Said team spokesman Todd Sharrock, "He shook more hands and kissed more babies than anyone I've seen in that position."

But MacLean also created expectations. And after six seasons with no playoffs, he wore out his welcome.

Attendance, which peaked at 743,576, was 672,443 last season. And while the team made good draft picks 15 of 45 players taken from 2000-04 were either still with the NHL team last season or in the organization, there were questionable moves, such as bringing in expensive and disappointing forward Sergei Fedorov, a trade MacLean said he would not make again.

MacLean also said he erred in 2002 by handing the goaltending job to 25-year-old Marc Denis.

"He was too young," said MacLean, whose 2006 trade of Denis to the Lightning for Fredrik Modin was probably his best.

MacLean defended rapidly promoting some of the team's young stars to the NHL rather than season them in the minors, because, "They are going to be big-time players."

In any event, the team and MacLean were so intertwined (he even coached 73 games from 2002-04), there was no separating him and its on-ice failures.

"The only thing I can share with you is Doug played an integral part of the Columbus franchise and getting it started and did a lot of good things," team president Mike Priest said.

Holding on to his roots

MacLean's trip from Summerside to the NHL is not stock.

He was an assistant coach with the London Knights of the Ontario Hockey League while pursuing a master's in educational psychology from the University of Western Ontario. Back in Summerside he taught special education in high school and coached the town's junior team.

His field of study was no accident.

"I always thought psychology was really beneficial from a coaching perspective," MacLean said. "I think it's an important part of dealing with athletes."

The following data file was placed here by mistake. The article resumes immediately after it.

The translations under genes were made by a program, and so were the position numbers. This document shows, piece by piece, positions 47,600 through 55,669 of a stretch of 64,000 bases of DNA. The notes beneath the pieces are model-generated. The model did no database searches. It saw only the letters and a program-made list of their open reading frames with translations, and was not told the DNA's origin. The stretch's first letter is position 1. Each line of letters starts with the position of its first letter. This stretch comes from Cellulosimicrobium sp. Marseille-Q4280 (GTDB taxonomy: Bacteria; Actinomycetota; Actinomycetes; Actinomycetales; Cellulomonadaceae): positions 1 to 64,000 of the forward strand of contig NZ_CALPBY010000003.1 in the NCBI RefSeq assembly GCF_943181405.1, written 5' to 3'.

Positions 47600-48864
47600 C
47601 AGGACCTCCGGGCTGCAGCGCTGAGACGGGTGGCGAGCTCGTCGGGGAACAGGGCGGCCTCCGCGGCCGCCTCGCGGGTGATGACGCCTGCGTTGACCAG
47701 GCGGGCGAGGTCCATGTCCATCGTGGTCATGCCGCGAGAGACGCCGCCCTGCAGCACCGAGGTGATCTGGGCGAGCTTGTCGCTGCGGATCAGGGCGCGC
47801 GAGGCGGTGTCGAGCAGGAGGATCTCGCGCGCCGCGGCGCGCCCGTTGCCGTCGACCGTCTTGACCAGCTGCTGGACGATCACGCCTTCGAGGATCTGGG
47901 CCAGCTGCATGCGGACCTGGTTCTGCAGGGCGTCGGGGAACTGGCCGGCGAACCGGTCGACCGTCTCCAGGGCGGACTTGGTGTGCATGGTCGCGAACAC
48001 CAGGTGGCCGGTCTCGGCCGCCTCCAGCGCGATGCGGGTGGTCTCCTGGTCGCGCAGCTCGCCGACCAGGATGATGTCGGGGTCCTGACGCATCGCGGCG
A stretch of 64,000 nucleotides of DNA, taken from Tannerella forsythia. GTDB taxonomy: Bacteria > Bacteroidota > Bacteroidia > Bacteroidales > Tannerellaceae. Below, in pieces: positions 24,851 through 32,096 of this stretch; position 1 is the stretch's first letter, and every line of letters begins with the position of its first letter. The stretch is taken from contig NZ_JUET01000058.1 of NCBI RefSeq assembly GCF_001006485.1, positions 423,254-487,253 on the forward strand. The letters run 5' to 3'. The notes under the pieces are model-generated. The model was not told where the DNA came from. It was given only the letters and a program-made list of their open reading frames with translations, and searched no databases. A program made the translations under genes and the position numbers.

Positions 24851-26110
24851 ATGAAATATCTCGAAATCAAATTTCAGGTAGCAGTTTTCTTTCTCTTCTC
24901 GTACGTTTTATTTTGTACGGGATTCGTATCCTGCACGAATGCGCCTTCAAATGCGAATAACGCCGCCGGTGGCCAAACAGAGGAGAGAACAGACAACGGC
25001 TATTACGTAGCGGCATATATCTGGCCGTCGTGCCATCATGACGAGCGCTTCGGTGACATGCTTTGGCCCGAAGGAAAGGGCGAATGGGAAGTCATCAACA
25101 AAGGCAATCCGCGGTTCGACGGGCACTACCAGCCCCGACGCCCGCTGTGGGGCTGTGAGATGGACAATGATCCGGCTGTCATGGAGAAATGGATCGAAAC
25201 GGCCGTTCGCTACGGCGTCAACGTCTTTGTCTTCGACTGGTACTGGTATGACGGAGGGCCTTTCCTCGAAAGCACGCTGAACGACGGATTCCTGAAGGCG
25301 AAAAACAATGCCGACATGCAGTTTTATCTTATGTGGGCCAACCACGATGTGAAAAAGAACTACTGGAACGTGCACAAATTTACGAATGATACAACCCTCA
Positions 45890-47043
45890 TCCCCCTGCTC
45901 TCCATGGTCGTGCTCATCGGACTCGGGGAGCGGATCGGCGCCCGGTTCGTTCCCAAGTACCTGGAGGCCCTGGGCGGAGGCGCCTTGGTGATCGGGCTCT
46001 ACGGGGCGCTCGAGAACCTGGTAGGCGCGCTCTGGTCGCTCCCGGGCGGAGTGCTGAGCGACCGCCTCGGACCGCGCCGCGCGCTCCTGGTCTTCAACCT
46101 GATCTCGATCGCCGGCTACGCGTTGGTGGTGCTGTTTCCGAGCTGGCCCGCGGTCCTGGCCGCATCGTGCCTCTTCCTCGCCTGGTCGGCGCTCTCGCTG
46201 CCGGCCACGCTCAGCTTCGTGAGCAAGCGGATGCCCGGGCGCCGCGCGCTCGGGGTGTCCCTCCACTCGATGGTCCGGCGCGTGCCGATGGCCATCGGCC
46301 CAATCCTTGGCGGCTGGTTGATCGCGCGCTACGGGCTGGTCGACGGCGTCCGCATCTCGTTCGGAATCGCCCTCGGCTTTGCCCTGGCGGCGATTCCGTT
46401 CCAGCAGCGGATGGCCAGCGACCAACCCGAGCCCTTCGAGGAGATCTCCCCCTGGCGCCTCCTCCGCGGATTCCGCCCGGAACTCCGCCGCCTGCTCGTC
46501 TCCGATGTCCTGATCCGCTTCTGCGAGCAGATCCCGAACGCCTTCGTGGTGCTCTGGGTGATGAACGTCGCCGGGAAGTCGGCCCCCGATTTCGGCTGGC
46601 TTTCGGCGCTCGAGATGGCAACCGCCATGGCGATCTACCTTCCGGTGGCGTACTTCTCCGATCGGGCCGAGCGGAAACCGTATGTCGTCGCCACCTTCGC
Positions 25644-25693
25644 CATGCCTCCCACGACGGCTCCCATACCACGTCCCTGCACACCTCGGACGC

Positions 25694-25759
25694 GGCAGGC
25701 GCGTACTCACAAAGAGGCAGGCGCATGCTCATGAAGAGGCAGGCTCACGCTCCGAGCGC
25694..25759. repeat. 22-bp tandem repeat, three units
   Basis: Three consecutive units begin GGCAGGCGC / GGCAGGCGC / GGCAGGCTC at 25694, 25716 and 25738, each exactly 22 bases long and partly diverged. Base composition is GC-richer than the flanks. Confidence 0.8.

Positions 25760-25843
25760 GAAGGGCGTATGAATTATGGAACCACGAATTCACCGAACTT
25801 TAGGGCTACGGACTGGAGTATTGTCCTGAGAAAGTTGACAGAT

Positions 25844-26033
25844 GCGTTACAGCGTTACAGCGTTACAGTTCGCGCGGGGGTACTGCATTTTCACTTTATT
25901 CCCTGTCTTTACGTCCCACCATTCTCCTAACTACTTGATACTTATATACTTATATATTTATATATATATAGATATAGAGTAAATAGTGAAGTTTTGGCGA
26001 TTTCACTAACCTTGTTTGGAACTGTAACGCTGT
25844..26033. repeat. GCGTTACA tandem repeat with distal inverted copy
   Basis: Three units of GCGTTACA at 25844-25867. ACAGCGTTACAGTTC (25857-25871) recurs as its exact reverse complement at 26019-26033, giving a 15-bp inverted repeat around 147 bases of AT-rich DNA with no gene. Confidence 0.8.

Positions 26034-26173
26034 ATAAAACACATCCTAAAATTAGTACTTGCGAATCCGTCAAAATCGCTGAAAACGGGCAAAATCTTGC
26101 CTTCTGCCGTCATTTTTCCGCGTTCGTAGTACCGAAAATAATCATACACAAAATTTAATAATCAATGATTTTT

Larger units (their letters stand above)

MacLean maintains ties to home. He and Jill, to whom he will be married 30 years in September, built a cottage on Shelton Beach on Prince Edward Island, an anchor in a transient life that took them to St. Louis, Washington, Baltimore and Detroit before South Florida.

MacLean said he has a "great relationship" with his mother, Fran, who lives part-time in Delray Beach, and did with his father, Jim, who ran a restaurant and died five years ago at 74.

It was his father, MacLean said, whom he first saw buying Christmas gifts for needy kids.

Clark said the lesson must have stuck: "The one thing I can say about Doug MacLean is if there is truly a person in need, Doug will be the first person there to help him out."

MacLean gave several lifelong friends jobs in Columbus: Gerard Gallant (coach), Clark (assistant GM), George Matthews (play-by-play) and Jim Rankin (hockey operations). MacLean was criticized for the hometown posse but insisted, "It was a bunch of guys who were unbelievably good at their jobs."

"With Doug you always know where you stand," Gallant said, now an assistant with the New York Islanders. "He's excited. He's fiery. He enjoys his life."

All of it, including daily jogs, though he kidded Florida's humidity has made him a "walker;" his pasta, though he said he is off wheat products and down to a "soft" 197 pounds; and the Vitamin C tablets he keeps in his pocket and chews like a comfort food.

But there is nothing, he said, like the NHL.

"You get to do your hobby for a career," he said. "How lucky is that?"

Damian Cristodero can be reached at cristodero@sptimes.com.

FAST FACTS: Doug MacLean
Age: 53
Hometown: Summerside, Prince Edward Island.
Family: Wife, Jill; son, Clark, 19, daughter, MacKenzie, 16.
Career highlights: Played for the Montreal Junior Canadiens in 1971-72 and had five goals and five assists in 31 games. Head coach at the University of New Brunswick in 1985-86. Assistant coach with the St. Louis Blues, Washington Capitals and Detroit Red Wings from 1987-92. As head coach, he took the Florida Panthers to the 1996 Stanley Cup final and was Hockey News coach of the year; then, with the team 7-12-4, he was fired in November 1997. President and general manager of the Columbus Blue Jackets from 1998-2007.